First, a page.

Coherence requirements

If you are running Coherence on Kubernetes, either inside a WebLogic domain or standalone, then there are some additional requirements to make sure that Coherence can form clusters.

Note that some Fusion Middleware products, like SOA Suite, use Coherence and so these requirements apply to them.

Unicast and Well Known Address

When the first Coherence process starts, it will form a cluster. The next Coherence process to start (for example, in a different pod), will use UDP to try to contact the senior member.

If you create a WebLogic domain which contains a Coherence cluster using the samples provided in this project, then that cluster will be configured correctly so that it is able to form; you do not need to do any additional manual configuration.

If you are running Coherence standalone (outside a WebLogic domain), then you should configure Coherence to use unicast and provide a “well known address (WKA)” so that all members can find the senior member. Most Kubernetes overlay network providers do not support multicast.

This is done by specifying Coherence well known addresses in a variable named coherence.wka as shown in the following example:

-Dcoherence.wka=my-cluster-service

In this example my-cluster-service should be the name of the Kubernetes service that is pointing to all of the members of that Coherence cluster.

For more information about running Coherence in Kubernetes outside of a WebLogic domain, refer to the Coherence operator documentation.

Operating system library requirements

In order for Coherence clusters to form correctly, the conntrack library must be installed. Most Kubernetes distributions will do this for you. If you have issues with clusters not forming, then you should check that conntrack is installed using this command (or equivalent):

$ rpm -qa | grep conntrack
libnetfilter_conntrack-1.0.6-1.el7_3.x86_64
conntrack-tools-1.4.4-4.el7.x86_64

You should see output similar to that shown above. If you do not, then you should install conntrack using your operating system tools.

Firewall (iptables) requirements

Some Kubernetes distributions create iptables rules that block some types of traffic that Coherence requires to form clusters. If you are not able to form clusters, then you can check for this issue using the following command:

# iptables -t nat -v  -L POST_public_allow -n
Chain POST_public_allow (1 references)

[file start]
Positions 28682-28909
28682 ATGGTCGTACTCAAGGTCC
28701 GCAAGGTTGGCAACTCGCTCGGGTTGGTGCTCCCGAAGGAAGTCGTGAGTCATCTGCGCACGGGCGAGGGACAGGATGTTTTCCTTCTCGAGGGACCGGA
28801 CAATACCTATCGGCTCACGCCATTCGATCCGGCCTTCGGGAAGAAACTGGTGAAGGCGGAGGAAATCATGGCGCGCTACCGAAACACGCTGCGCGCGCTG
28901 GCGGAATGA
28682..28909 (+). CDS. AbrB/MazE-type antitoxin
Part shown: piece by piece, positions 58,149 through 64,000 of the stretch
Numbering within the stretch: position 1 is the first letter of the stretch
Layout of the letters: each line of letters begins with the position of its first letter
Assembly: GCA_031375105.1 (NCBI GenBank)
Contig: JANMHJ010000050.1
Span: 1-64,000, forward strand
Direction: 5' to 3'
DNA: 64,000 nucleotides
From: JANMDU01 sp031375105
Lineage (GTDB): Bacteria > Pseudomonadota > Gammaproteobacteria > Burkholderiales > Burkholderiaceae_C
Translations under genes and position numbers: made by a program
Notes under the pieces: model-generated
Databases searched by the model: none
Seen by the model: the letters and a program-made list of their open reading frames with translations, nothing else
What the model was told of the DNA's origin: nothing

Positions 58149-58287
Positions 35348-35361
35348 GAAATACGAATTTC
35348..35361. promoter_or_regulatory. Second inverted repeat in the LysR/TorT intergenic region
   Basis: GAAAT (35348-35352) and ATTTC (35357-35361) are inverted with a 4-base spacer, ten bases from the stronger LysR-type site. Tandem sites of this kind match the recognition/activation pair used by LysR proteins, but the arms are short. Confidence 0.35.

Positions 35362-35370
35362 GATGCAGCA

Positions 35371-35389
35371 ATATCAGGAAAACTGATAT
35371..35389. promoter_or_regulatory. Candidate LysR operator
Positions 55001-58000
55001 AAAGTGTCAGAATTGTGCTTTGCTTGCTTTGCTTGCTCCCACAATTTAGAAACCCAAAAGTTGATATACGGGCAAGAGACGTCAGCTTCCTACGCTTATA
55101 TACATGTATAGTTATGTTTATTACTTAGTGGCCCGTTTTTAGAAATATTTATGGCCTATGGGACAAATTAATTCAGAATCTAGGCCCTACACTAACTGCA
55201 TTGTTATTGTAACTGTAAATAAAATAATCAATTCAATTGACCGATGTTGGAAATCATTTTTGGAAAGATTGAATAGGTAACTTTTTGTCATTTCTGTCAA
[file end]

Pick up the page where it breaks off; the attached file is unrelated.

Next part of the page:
pkts bytes target     prot opt in     out     source               destination
164K   11M MASQUERADE  all  --  *      !lo     0.0.0.0/0            0.0.0.0/0
   0     0 MASQUERADE  all  --  *      !lo     0.0.0.0/0            0.0.0.0/0

If you see output similar to the example above, for example, if you see any entries in this chain, then you need to remove them. You can remove the entries using this command:

# iptables -t nat -v -D POST_public_allow 1

Note that you will need to run that command for each line. So in the example above, you would need to run it twice.

After you are done, you can run the previous command again and verify that the output is now an empty list.

After making this change, restart your domains and the Coherence cluster should now form correctly.

Make iptables updates permanent across reboots

The recommended way to make iptables updates permanent across reboots is to create a systemd service that applies the necessary updates during the startup process.

Here is an example; you may need to adjust this to suit your own environment:

  • Create a systemd service:

    echo 'Set up systemd service to fix iptables nat chain at each reboot (so Coherence will work)...'
    mkdir -p /etc/systemd/system/
    cat > /etc/systemd/system/fix-iptables.service << EOF
    [Unit]
    Description=Fix iptables
    After=firewalld.service
    After=docker.service
    
    [Service]
    ExecStart=/sbin/fix-iptables.sh
    
    [Install]
    WantedBy=multi-user.target
    EOF
    
  • Create the script to update iptables:

    cat > /sbin/fix-iptables.sh << EOF
    #!/bin/bash
    echo 'Fixing iptables rules for Coherence issue...'
    TIMES=$((`iptables -t nat -v -L POST_public_allow -n --line-number | wc -l` - 2))
    COUNTER=1
    while [ $COUNTER -le $TIMES ]; do
      iptables -t nat -v -D POST_public_allow 1
      ((COUNTER++))
    done
    EOF
    
  • Start the service (or just reboot):

    echo 'Start the systemd service to fix iptables nat chain...'
    systemctl enable --now fix-iptables